Ocean Spray Cuts Delivery Emissions 20%

by | Feb 4, 2013

Ocean Spray has implemented two distribution initiatives that combined have led to a 20 percent reduction in transportation CO2 emissions, while achieving comparable cost savings across the transportation network.

The first initiative was an intermodal shift from road to rail. The company, rail operator CSX and fruit shipping companies partnered to enable Ocean Spray to ship more products intermodally from its New Jersey distribution center to its Florida facility, according to a case study published by MIT.

Shipments that shifted to intermodal generated 65 percent less emissions while saving over 40 percent of transportation costs. To facilitate this transition, Ocean Spray had to increase load planning to accommodate the increased size of the rail boxcar compared to the traditional truck container. Ocean Spray also set up a new arrangement with a third-party logistics provider for the delivery and collection of rail boxcars.

CSX and the fruit companies had been transporting fresh fruit in boxcars from Florida to New Jersey, and then sending the empty boxcars back to Florida. Ocean Spray was ideally placed to use this backhaul capacity because its Bordentown, N.J. distribution center is just 60 miles from the CSX rail terminal where the empty boxcars were stored, and its Lakeland, Fla., distribution center is just 65 miles from the destination rail terminal in Bradenton, Fla.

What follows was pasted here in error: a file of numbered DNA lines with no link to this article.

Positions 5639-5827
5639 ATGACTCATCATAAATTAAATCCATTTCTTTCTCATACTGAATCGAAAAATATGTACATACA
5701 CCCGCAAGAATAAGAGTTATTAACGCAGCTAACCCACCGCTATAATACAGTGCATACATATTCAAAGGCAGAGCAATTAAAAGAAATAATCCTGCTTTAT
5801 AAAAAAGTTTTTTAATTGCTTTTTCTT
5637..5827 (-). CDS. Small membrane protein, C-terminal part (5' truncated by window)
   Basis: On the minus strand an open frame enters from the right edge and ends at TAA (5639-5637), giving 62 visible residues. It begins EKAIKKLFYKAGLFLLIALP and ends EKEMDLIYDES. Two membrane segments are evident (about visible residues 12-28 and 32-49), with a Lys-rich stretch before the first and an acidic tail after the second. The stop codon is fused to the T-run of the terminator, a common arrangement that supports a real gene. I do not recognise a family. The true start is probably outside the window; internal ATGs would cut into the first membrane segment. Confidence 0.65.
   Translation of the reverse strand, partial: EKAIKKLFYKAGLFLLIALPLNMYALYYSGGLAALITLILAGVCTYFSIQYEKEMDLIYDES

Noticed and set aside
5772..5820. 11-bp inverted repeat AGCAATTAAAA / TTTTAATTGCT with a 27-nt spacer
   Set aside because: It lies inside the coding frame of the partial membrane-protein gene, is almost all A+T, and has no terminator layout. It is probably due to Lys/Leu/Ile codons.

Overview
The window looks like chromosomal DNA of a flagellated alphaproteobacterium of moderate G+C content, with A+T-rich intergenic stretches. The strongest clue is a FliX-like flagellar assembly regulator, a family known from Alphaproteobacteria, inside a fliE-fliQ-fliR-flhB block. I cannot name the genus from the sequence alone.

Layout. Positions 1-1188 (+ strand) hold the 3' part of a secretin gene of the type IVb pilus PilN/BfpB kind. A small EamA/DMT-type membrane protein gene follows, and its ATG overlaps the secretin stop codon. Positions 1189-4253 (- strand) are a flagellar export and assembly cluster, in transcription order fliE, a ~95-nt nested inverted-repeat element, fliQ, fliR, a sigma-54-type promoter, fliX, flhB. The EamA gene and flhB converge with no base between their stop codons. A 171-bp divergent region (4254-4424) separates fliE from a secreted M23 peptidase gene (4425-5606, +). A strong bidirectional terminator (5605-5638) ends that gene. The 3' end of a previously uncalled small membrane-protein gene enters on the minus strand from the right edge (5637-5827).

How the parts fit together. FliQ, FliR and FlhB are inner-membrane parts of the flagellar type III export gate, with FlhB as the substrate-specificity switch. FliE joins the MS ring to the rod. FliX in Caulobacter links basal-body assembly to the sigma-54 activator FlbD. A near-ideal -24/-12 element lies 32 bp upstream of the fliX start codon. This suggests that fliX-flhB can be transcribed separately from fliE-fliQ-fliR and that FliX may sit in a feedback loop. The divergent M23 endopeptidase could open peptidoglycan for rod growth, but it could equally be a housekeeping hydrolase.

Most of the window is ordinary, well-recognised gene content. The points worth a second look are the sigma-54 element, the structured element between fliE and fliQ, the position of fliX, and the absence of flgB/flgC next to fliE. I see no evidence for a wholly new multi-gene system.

Ocean Spray’s second innovation was a redesign of its distribution network. The company added new manufacturing and distribution capabilities at its Florida site to support a growing customer base and then reviewed its network to determine what proportion of its deliveries could be processed by the Florida site.

Ocean Spray projected that over 17 percent of its total shipments will be served from the new Florida facility. This network redesign will deliver the same amount of product as its predecessor but in 4.5 million fewer delivery miles. The company estimates that the reduced mileage will save 14,000 metric tons of CO2 per year, a 17 percent reduction, with over 70 percent of these savings coming from the southeast region of the United States. The redesign should also save an estimated 10 percent associated with shipping costs by combining and reducing the number of shipments and distance travelled, Ocean Spray says.

A report released by BNSF in March last year showed that the rail company’s customers avoided 30 million metric tons of CO2 emissions in 2011 by shipping their freight by rail instead of moving their products entirely by road.

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